Bermuda's wildlife is limited to those species which were able to fly to the island or were carried by winds and currents. This has resulted in some groups such as mammals being poorly represented. Once on the island, organisms had to adapt to local conditions such as the climate, lack of fresh water, frequent storms and salt spray. The islands shrank as water levels rose at the end of the Pleistocene epoch and fewer species were able to survive in the reduced land-area.
Today the variety of species on Bermuda has been greatly increased by introductions, both deliberate and accidental. Many of these introduced species now pose a threat to the native flora and fauna.
At the time of the first human settlement, Bermuda was dominated by forests of Bermuda cedar (Juniperus bermudiana). By the 1830s, the shipbuilding industry had denuded the landscape, but the forest was able to recover. In the 1940s the cedar forests were devastated by introduced scale insects which killed roughly 8 million trees. Replanting using resistant trees has taken place since then but the area covered by cedar is still only 10% of what it formerly was. Another important component of the original forest was Bermuda palmetto (Sabal bermudana), a small palm tree which now only grows in a few small patches, notably at Paget Marsh. Other trees and shrubs include Bermuda olivewood (Cassine laneana) and Bermuda snowberry (Chiococca bermudiana). There are remnant patches of mangrove swamp around the coast and at some inland sites where black mangrove (Avicennia nitida) and red mangrove (Rhizophora mangle) grow.
Bermuda has four endemic ferns: Bermuda maidenhair fern (Adiantum bellum), Bermuda shield fern (Goniopteris bermudiana), Bermuda cave fern (Ctenitis sloanei) and Governor Laffan's fern (Diplazium laffanianum). The latter is extinct in the wild but is grown at Bermuda Botanical Gardens. The endemic flora of the island also includes two mosses, ten lichens and forty fungi.
There are no native amphibians but two species of whistling frog (Eleutherodactylus) and the Cane Toad have been introduced. All three are declining and one species, Eleutherodactylus gossei, has probably already disappeared.
There is one endemic species, the Bermuda Petrel or Cahow (Pterodroma cahow). There is also an endemic subspecies, the Bermuda White-eyed Vireo or Chick-of-the-village (Vireo griseus bermudianus). The national bird of Bermuda is the White-tailed Tropicbird or Longtail which is a summer migrant to Bermuda, its most northerly breeding site in the world. Other native birds include the Eastern Bluebird, Grey Catbird and perhaps the Common Ground-Dove. The Common Moorhen is the commonest native waterbird with very small numbers of American Coot and Pied-billed Grebe breeding. Small numbers of Common Tern nest around the coast. The Barn Owl and Mourning Dove colonized the island during the 20th century and the Green Heron has recently begun to breed.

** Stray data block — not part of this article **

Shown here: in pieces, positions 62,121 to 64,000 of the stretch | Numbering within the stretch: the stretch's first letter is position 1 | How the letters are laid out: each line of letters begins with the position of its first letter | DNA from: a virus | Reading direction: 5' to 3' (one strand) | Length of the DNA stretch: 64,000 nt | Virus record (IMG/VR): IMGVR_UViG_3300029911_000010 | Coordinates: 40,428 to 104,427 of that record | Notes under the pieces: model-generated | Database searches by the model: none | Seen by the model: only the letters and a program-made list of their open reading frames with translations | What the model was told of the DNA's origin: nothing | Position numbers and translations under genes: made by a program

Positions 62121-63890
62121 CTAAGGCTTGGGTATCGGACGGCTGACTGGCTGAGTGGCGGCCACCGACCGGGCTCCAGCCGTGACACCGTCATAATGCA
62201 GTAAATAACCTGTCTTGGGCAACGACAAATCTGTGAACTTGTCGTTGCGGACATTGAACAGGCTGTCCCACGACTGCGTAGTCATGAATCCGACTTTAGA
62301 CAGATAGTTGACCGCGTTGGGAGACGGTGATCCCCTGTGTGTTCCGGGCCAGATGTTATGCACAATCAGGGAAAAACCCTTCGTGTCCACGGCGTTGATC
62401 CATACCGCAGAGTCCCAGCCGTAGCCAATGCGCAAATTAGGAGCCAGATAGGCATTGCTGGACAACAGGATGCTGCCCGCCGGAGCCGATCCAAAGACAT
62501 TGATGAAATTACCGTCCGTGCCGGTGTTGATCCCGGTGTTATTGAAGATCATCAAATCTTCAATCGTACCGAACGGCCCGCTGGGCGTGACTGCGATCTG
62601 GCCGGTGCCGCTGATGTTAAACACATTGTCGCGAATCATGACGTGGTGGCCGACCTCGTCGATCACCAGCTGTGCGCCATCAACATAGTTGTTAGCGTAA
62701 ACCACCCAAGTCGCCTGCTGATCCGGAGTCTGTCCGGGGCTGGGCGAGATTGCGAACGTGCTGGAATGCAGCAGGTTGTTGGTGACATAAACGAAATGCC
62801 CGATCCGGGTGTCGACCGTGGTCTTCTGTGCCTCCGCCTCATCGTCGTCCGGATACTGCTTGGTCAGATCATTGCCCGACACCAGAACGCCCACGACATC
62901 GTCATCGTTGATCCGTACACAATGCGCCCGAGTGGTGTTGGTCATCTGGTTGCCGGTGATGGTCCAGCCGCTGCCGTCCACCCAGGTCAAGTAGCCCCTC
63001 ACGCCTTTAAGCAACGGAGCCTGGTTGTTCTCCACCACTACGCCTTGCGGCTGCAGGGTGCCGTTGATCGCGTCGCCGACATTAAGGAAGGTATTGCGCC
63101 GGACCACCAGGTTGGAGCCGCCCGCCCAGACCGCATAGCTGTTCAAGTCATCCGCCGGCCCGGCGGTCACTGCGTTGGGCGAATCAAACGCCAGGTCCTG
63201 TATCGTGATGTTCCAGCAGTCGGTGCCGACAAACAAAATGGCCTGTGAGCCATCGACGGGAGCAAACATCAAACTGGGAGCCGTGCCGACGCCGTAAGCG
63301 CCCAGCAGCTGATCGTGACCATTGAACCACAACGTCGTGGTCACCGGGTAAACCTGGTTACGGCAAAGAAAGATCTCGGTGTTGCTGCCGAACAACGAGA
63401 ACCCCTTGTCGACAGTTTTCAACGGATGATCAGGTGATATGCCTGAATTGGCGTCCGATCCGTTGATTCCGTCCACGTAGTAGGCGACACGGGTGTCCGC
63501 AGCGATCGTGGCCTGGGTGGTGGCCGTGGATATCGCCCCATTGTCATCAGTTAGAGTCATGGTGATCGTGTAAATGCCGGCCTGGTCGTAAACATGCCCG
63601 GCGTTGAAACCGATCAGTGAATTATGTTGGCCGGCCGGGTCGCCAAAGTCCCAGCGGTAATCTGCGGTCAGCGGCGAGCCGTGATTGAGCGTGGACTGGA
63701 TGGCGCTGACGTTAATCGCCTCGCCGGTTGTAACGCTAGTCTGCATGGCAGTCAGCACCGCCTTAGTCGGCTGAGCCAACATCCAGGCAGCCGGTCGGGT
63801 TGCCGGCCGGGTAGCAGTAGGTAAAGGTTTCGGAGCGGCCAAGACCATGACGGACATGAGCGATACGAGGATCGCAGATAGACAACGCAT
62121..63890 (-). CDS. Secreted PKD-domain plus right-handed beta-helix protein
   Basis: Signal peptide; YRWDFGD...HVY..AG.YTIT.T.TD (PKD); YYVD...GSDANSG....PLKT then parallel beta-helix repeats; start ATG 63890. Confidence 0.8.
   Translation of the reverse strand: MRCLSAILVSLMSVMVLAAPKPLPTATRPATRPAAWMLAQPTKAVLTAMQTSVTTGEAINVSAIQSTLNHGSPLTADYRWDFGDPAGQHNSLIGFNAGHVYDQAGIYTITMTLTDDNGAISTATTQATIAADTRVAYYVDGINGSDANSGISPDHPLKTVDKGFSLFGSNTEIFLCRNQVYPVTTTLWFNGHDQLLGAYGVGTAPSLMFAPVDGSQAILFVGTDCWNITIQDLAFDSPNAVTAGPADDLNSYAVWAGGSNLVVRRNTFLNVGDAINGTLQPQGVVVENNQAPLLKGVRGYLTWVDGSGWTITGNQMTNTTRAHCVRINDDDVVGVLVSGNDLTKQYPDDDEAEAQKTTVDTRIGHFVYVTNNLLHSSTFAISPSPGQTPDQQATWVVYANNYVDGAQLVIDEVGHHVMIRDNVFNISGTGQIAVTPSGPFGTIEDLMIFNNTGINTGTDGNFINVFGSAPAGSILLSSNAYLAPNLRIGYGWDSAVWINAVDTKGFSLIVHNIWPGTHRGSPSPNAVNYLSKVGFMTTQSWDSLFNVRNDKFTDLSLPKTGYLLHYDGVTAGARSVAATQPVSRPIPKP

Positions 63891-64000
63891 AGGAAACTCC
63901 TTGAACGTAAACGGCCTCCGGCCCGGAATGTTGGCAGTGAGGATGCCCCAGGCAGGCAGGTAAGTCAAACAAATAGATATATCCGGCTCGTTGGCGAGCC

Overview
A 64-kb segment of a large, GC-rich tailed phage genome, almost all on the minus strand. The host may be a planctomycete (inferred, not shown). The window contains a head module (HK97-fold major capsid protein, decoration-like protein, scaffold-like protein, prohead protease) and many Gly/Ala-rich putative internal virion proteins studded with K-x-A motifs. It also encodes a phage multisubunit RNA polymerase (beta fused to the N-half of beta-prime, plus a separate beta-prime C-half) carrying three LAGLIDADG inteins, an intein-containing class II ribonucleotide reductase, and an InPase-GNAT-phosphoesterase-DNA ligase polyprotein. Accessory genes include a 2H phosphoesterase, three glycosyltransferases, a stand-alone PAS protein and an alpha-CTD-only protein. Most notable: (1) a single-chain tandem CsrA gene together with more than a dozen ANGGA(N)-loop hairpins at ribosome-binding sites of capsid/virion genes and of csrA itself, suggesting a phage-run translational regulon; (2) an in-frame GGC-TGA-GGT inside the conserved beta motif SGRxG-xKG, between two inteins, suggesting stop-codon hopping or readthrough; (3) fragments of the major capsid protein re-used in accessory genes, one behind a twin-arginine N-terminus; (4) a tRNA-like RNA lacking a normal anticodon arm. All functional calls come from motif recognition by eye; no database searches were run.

Of the introduced birds, the European Starling, House Sparrow, Great Kiskadee, Rock Dove and American Crow are all very numerous and considered to be pests. Other introduced species include the Mallard, Northern Cardinal, European Goldfinch and small numbers of Orange-cheeked and Common Waxbills. The Yellow-crowned Night Heron was introduced in the 1970s to replace the extinct native heron.
Fossil remains of a variety of species have been found on the island including a crane, an owl and the Short-tailed Albatross. Some of these became extinct as the islands' land-mass shrunk while others were exterminated by early settlers. The Bermuda Petrel was thought to be extinct until its rediscovery in 1951.
Among the many non-breeding migrants are a variety of shorebirds, herons and ducks. In spring many shearwaters can be seen of the South Shore. Over 30 species of New World warbler are seen each year with the Yellow-rumped Warbler being the most abundant. The arrival of many species is dependent on weather conditions with low-pressure systems moving across from North America bringing many birds. Among the rare visitors to have occurred are the Siberian Flycatcher from Asia and the Fork-tailed Flycatcher and Tropical Kingbird from South America.
More than 1100 kinds of insect and spider are found on Bermuda including 41 endemic insects and a possibly endemic spider. 18 species of butterfly have been seen, about six of these breed including the large Monarch butterfly and the very common Bermuda buckeye (Junonia coenia bergi). More than 200 moths have been recorded, one of the most conspicuous is Pseudosphinx tetrio which can reach 9cm in length.
Bermuda has lost a number of its endemic invertebrates including the Bermuda cicada (Tibicen bermudiana) which became extinct when the cedar forests disappeared. Some species feared extinct have been rediscovered including the Bermuda land snail (Poecilozonties circumfirmatus) and the Bermuda ant (Odontomachus insularis).
Bermuda lies on the western edge of the Sargasso Sea, an area with high salinity and temperature and few currents. Large quantities of seaweed of the genus Sargassum are present and there are high concentrations of plankton but the area is less attractive to commercial fish species and seabirds.
Greater diversity is present in the coral reefs which surround the island.
A variety of whales, dolphins and porpoises have been recorded in the waters around Bermuda. The commonest of these is the Humpback Whale which passes the islands in April and May during its northward migration.